When God calls you, eternity touches time. God’s Spirit opens your heart. The gospel message hits you right between the eyes. You hear God’s Word and you say, “That was speaking directly to me.” You realize that God is calling you by name. You repent of your sin. You trust in Jesus. And as you trust him, you discover that you have been loved with an everlasting love, that you were chosen in Christ before the foundation of the world.
That is why I can preach with confidence. If the results of my preaching depended only on my ability to change people or on their ability to change themselves, I’d give up. Why should anybody listen to me? How can people stuck in their own sin pull themselves out? But I know that whenever I preach the gospel of Jesus crucified and risen, God is at work. I know that I am God’s instrument, that among those who hear me are people God has chosen and predestined to be like Christ, and that the Holy Spirit will transform them through his powerful inner calling.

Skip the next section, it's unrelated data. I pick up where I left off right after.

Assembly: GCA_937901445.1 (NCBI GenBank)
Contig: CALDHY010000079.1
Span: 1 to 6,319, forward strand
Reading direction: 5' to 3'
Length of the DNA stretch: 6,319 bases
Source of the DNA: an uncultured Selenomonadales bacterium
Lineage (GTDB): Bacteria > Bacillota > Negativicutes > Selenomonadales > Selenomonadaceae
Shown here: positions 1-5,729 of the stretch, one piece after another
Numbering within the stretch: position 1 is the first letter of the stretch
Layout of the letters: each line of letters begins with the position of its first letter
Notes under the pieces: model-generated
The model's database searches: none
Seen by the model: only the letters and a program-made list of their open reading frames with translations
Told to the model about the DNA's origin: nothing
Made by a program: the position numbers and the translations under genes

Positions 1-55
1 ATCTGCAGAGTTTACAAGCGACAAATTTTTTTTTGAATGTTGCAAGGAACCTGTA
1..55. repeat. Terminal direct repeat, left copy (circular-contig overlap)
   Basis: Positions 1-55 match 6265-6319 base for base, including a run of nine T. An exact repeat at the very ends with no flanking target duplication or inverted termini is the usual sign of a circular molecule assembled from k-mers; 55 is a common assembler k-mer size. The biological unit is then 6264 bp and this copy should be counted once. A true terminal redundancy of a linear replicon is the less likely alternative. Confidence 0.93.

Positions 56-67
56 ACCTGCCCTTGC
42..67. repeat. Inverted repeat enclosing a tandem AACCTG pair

This awareness also encourages me to pray for the salvation of others. I wouldn’t pray for someone else’s salvation if I thought everything was up to that person. Why pray if everything is up to the person and God can’t do anything more to change the person’s heart? But God can change even the deadest, most stubborn heart by his inner call, and so I keep praying that he will do exactly that.